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A Life Well Played: Michael Stewart

02 MAY 2016

By Adam Stanley

It was March Break, 2012. Michael Stewart, a popular high school teacher at Sir John A. MacDonald Collegiate Institute in Toronto was up late when he heard a noise outside his west-end home.

He called out to his wife and went to see what was happening. A minivan drove off, the faint laughter of innocent troublemakers holding its sound in the late-night air.

It was not the last time Stewart would see that van.

Moments later, the driver swung back around and hit the then 39-year-old so hard there were paint chips from the van left on his clothes.

According to a story in The Toronto Star a few weeks after the incident, the driver could be charged with crimes from aggravated assault up to attempted murder. Yet, nearly four years to the day, the driver has not been caught; Michael Stewart’s life has never been the same.

“I’m constantly in pain,” he says. “When you break your leg, nurses will ask you how your pain is on a scale of zero to 10. I haven’t experienced a moment of ‘0’ since the second before the accident. I live with around a four or five every single day.”

xray.jpg
Post accident x-ray

Stewart was “one of the most-loved teachers by the students,” Stewart’s colleague Laura Proctor, told the Star. He was the school’s baseball coach, a physical education teacher, and one of the leaders of the student council.

The moment he was hit took all that away; he’s not sure if he can ever return.

“I wish I could,” he explains. “I live and work every day to get back to teaching. In my heart of hearts I don’t think I will, but if I embrace that fact, I’ve already lost the battle, so I keep my head down and keep working hard.”

These days, Stewart finds peace mostly on the golf course.

Patrick Homer, an assistant professional at Station Creek Golf Club—and one of Stewart’s former students—introduced him to ClubLink not long after he was undergoing physiotherapy.

Stewart was playing on public courses, but would usually pay a full green fee, despite only playing two or three or seven holes at the most before the pain became too much.

As a first-year member at The Country Club in 2015, he teed it up 123 times. On occasion, he played 18-hole rounds, but mostly he just enjoyed being outside, despite a few moments that remind him of tough times.

“It’s a nice break from my physiotherapy, but it’s also part of my physiotherapy,” he explains. “The worst part is walking off a green with some dew, and looking back at my footsteps. I don’t see the proper stride of someone who is my age. It’s a nice escape, but you look back and see your footprints and you just say ‘wow.’ You feel good about yourself, but you realize you have a long way to go as well.”

Stewart’s swing is a modified one. It’s flat-footed, with minimal turn. He works with Piero Poletto, one of the professionals at The Country Club, on getting more of his wrists into his swing, and rotating his upper body. For someone who has been playing the game since he was 10-years-old, it wasn’t something he was going to give up on, even if anyone thought about giving up on him.

“One of the first questions I asked my surgeon after the accident, but before my first surgery, was if I would be able to play golf again,” Stewart says. “He said, ‘let’s see if we can get you walking first.’ Golf has been one of the motivational factors for me.”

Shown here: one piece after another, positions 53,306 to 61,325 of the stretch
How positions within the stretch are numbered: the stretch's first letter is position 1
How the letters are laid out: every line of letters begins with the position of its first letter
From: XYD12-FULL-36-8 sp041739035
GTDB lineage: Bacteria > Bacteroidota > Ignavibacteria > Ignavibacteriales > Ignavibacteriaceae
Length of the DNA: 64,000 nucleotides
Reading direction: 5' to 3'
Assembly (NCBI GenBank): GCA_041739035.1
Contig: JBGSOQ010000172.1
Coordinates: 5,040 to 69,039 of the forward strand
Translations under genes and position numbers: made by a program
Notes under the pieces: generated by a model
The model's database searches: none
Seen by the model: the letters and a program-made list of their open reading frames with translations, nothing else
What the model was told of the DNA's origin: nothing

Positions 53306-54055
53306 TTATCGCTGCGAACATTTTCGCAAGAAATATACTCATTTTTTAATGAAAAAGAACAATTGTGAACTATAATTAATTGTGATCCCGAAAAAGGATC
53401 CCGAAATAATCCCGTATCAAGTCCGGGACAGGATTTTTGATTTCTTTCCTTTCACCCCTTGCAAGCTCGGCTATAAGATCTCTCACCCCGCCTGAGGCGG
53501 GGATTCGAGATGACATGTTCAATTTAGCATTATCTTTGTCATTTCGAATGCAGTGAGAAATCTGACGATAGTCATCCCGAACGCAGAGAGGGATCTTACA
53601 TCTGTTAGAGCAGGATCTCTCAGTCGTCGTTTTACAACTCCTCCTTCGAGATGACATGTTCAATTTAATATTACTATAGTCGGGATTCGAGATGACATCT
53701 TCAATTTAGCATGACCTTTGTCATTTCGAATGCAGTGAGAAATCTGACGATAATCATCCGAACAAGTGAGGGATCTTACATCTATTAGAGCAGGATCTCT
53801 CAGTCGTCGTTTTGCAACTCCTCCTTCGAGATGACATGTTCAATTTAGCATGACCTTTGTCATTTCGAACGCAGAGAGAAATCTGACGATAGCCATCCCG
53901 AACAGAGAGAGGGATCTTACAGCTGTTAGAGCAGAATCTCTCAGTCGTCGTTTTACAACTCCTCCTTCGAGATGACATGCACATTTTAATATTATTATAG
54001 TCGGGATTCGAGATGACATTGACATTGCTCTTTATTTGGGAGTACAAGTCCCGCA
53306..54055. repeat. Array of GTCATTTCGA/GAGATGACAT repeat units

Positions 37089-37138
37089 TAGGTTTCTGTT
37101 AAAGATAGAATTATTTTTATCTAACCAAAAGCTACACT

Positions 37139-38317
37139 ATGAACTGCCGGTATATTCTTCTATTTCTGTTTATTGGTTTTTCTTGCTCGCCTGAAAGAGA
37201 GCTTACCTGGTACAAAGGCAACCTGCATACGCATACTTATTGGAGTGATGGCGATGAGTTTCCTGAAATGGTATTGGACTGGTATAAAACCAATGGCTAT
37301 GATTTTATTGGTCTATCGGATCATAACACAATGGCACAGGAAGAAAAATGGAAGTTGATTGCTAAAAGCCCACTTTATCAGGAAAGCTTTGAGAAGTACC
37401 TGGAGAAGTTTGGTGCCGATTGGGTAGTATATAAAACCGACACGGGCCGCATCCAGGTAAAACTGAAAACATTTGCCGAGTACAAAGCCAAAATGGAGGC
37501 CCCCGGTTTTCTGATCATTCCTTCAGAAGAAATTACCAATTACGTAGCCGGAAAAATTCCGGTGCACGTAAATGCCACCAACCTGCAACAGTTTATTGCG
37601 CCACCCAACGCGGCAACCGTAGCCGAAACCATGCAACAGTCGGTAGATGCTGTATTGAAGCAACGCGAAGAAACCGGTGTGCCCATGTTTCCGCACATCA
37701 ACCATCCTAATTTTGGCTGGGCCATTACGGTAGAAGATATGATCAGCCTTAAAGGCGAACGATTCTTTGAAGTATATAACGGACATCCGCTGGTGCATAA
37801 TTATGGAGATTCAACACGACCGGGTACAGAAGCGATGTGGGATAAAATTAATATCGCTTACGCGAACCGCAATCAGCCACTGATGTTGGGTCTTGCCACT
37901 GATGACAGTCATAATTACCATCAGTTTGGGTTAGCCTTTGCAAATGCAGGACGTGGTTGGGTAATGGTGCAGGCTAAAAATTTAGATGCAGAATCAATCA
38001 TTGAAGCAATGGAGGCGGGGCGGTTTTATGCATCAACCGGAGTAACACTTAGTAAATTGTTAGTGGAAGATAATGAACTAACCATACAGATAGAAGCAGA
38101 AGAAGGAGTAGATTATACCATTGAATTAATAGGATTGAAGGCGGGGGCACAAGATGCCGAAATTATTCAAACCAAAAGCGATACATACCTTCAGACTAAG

When the teacher explains the pain he experiences in his lower body, it sounds more like a torture scene written into an action movie. Even Hollywood couldn’t write a script that captures the pain he goes through every day.

“I’ve got rods in my back, and underneath and above the rods take a lot of abuse because I take all this pounding from walking,” Stewart says. “It’s like jumping off a six-foot fence, in bare feet, onto concrete. That’s the impact I feel every time I take a step.”

He also has extreme pain in his nervous system, below his waist, from his left and right glute muscles to his feet. “It feels like someone cut two inches into my skin and it’s just raw all the time,” he explains, his voice straining slightly, evidence of a long-fought battle.

Stewart happily contrasts these daily battles with the moments of solace he finds on the golf course.

“The beautiful thing about golf is that the grass is so soft that it affords me a little longer for walking,” he comments. “Say 10 steps is my usual maximum, on the golf course I can do 20. Golf increases the amount I can walk.”

As of February 3, Stewart had another reason to walk more. That was the day his daughter, Mary, was born. It was both scary and exciting. “In a year she’s going to be walking quicker than me,” he says. That said, being a father has also given him a renewed perspective on his life.

“We were trying for two years after the accident,” Stewart recalls. “I can’t feel anything from my hips down, so if you (apply that to) trying to make a baby, it was difficult, but we were very fortunate.”

Stewart’s life changed four years ago. The still uncaught driver took away a lot of things—like a pain-free life and the ability to do the job he loves. What that driver didn’t take away was his positive attitude. With a growing family, he’s more determined than ever to live a life well played filled with things he enjoys, including golf.

“I’m constantly in pain, but I try not to let that dictate my life,” he explains.

With a newborn, he has become numb to some of it. His voice goes up an excited octave as he segues from golf to his daughter. “I’ve never been this happy,” Stewart concludes. “That’s for sure.”